Amrine claims to have had a cassette tape of what he thought was one of the two “second festivals” – the one organized by Hoskin, not Jenkins. This tape was given to Paul Hoskin to be digitized, which he never did, and it disappeared when he died in 2018. Here is what Amrine remembers about it:

“Recently, I found the cassette of a Hoskin improv fest lite from what was essentially just before/just after the first fest, a collective concert at 66 Bell. Lori, Amy, myself, Paul, Chris Cochrane, others. Gave tape to Paul with set list for CD duping… The cassette show I just referred to more or less served as the second fest, but Robert/Buzz may not have gotten that memo, and since Gorefest was in full swing with a trailer completed by then, Robert decided by gum, hell, let’s combine the two… It was pure chaos, and in fact many believe there are two second improv fests, the other one being that mysterious tape recently unearthed from the Lincoln Arts Center… Anyone who cared received Paul’s nicely packaged 1st improv fest on I think 2 CDs he handed out couple years ago. So my thought is, the recent tape is the other second improv fest. I think Robert miscounted … jumped a shark.” (email, Aug, 14, 2016)

“I think I’ve already addressed the missing cassette tape I gave Paul sometime before he expired and that was the first improv fest at the Lincoln Arts Center at 66 Bell Street… The first was indeed 6 hours, an epic endurance test and Chris was here for that I affirm… My memory is firm that the first 66 Bell 6-hour endeavor was in late fall of 85.” (email, Jan. 31, 2020)

There is no record of Chris Cochrane being in Seattle in 1985, nor does he recall being here then; he was here in 1984, but Amrine was not in Seattle yet. So if Amrine’s mystery cassette really did have Cochrane on it that would definitely date it to March 1986, negating his belief that it was from 1985. If we accept that the 1986 event documented on the CD-R set was indeed the first festival, it is possible that Amrine’s mystery cassette either documented a different part of it that Hoskin did not record, or it was a recording of a similar 1985 precursor to the first festival that was not officially named as such. Alternately, it might mean his mystery cassette documented the actual first festival in 1985, and the event on the CD-R was the first of two “second” festivals that took place in 1986. One other possibility is that this cassette documented an entirely different event in 1986. We know Cochrane was in the Seattle area for at least ten days; there are documents showing him playing a duo gig with Hoskin in Seattle on Feb. 20, the shows with Henderson in Vancouver on Feb. 28 and at UW on March 1, and the festival on March 2. So it seems quite possible that some other event could have happened within that time frame that was recorded on Amrine’s lost cassette tape.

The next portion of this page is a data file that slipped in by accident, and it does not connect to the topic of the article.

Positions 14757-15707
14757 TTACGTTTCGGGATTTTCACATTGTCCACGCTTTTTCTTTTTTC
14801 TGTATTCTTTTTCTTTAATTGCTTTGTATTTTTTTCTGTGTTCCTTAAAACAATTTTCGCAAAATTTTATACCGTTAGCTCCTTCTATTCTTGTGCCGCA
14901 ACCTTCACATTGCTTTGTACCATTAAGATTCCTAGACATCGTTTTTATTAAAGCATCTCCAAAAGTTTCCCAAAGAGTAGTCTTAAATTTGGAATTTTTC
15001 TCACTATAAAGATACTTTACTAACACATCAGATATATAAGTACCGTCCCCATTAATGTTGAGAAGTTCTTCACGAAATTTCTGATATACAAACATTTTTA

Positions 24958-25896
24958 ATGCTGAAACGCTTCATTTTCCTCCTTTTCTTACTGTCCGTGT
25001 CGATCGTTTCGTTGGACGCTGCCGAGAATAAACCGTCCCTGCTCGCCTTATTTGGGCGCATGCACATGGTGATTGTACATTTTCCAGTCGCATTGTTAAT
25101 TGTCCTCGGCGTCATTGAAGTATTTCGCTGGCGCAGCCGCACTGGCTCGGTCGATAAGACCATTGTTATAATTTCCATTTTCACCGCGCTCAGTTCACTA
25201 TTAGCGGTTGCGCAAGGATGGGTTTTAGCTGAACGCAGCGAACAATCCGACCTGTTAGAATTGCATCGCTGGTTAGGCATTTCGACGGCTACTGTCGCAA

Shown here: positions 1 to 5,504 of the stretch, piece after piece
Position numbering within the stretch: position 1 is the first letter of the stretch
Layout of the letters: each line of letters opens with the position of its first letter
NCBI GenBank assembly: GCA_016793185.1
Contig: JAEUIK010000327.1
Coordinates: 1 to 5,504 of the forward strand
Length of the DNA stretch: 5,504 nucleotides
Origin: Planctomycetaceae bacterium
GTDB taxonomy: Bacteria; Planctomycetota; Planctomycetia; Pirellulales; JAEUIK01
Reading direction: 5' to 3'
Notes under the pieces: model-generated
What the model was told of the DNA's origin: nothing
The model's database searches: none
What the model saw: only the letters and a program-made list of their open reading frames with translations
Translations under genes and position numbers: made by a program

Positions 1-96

Anyone having further information/documentation that might help set the record straight is encouraged to get in touch.